Chad Nickle has been married to his beautiful wife Barbara for 23 years (on Pi day, March 14). They have seven children and three grandchildren. He currently works in the insurance industry and is just receiving his Global Risk Management Designation. Chad has served in the elders quorum presidency three times, Young Men presidency four times, as a Ward Temple and Family History consultant, and was the Sunday School president when the Church brought in the Come, Follow Me program for the youth. He served his mission in the Chile Santiago South Mission where he first learned the importance of meeting people where they are, both figuratively and literally. (Heavenly Father can be very creative.) Chad and his family currently reside in Raymond, Alberta, Canada.
Just over two years ago, I got called for the second time as the Ward Mission Leader. I thought I had everything figured out because I was going to do everything like I did before. I was going to “GET” lots of baptisms!
I stood up every Sunday and requested members to go on splits. You know, do the “eye to eye” contact and refuse to sit down until I had at least three days covered, talk about member missionary work every Sunday before class starts, make sure I was heard in Ward Council as I quoted the manual because the ward mission is supposed to be the focus of discussion, request to speak on Sunday about member missionary work. Well, if I say it enough and show lots of energy and excitement, people will want to do it…right?!
Nope. That didn’t happen. Those ideas didn’t even last a week.
The Unexpected Answer of Family History
I had looked at the quarterly reports along with the sacrament attendance. I read over the list of prospective elders. I identified the part member and less active families. I remember the spirit touching my heart as I look at the names. “Who are these people” I was asked. I remember replying as I read the names, “There are so many!”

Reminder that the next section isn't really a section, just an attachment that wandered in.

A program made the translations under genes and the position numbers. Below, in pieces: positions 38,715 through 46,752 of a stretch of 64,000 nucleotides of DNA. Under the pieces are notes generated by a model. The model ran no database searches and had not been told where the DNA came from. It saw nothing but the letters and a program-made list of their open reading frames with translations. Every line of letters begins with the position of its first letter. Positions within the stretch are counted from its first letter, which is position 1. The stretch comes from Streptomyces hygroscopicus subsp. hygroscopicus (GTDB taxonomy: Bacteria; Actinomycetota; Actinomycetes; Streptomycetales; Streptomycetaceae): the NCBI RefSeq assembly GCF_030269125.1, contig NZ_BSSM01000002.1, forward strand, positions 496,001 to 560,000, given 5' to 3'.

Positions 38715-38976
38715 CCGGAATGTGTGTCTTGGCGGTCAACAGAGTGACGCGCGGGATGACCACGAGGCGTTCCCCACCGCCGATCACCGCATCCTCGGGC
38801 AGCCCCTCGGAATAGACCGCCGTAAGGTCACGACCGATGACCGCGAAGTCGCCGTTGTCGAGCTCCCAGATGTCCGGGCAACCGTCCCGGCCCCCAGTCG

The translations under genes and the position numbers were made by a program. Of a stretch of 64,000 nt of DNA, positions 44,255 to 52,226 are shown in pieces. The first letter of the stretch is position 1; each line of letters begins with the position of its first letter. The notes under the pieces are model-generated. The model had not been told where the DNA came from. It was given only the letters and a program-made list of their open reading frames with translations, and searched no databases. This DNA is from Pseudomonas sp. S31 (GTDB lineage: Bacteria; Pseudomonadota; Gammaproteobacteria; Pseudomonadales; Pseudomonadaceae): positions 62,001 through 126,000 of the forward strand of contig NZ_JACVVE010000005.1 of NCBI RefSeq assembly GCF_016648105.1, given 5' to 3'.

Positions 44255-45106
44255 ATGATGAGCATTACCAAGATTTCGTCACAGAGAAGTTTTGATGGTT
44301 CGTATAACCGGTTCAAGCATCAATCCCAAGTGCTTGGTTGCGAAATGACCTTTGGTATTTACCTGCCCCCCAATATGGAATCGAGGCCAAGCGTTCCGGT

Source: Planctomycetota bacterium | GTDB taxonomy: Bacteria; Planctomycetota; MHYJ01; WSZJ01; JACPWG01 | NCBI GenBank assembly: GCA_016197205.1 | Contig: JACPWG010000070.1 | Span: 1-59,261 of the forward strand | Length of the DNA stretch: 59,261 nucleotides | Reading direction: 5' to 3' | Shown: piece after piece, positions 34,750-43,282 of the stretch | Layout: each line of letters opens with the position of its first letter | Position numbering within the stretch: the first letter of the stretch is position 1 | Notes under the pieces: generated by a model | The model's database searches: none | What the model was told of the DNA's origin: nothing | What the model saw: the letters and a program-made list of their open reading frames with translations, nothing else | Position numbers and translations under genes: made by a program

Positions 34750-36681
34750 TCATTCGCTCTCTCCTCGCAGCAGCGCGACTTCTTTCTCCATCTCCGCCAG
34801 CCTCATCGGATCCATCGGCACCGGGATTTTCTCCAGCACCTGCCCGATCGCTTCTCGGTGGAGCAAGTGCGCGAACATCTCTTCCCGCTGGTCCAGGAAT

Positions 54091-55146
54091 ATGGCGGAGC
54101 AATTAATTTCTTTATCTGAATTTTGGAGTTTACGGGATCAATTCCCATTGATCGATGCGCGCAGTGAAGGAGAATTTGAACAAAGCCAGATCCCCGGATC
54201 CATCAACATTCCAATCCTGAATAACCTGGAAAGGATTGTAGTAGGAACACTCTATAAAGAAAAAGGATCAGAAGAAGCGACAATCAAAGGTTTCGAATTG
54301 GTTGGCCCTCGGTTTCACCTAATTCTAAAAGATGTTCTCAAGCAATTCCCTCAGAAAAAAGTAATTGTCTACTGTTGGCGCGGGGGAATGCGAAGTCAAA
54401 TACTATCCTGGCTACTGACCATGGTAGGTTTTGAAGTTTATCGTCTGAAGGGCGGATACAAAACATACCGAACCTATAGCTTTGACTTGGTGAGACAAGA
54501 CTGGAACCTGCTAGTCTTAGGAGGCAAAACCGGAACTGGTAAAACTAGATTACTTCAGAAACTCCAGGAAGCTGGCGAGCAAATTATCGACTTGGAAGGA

One night I couldn’t sleep. The thought kept coming to my head, “You need to talk about family history.”
I was confused. I thought about it and passed it off as me being on my family history soapbox (I had been a temple and family history consultant in the past.) Yet, two hours later, “You need to use family history to help accomplish the work.”
I got up, went to my computer, and started learning why I kept receiving that prompting. I found talks by Elder Bednar, one to to the mission presidents, and another discussing the work of salvation. I even found a talk from Boyd K. Packer in 1998 stating that we should be using our family history centers more in sharing the gospel. I found trainings on why family history can be an effective way to introduce the gospel to members of our communities. I remember asking myself, “Why wasn’t this ever taught or talked about more?” I found blessings and promises that I knew my bishop would love for the ward members, non-members, and less active members to receive as they embraced Presidents Nelson’s invitation to gather Israel.
I quickly realized the Lord was asking me to forge a new trail and it was not to be done through the traditional way of member missionary work.
Interesting to note, two years after I received these promptings, in February 2020 there was a live leadership broadcast relating to this exact concept. Family history work is the greatest work on this earth because anytime we help anyone take a step closer in receiving their “Next Covenant” on either side of the veil, we are helping Father with his work. It is for everyone, both active and inactive, both member and non-member, both young and old. We can minister to others by helping them with their family history.
Ministering Through Family History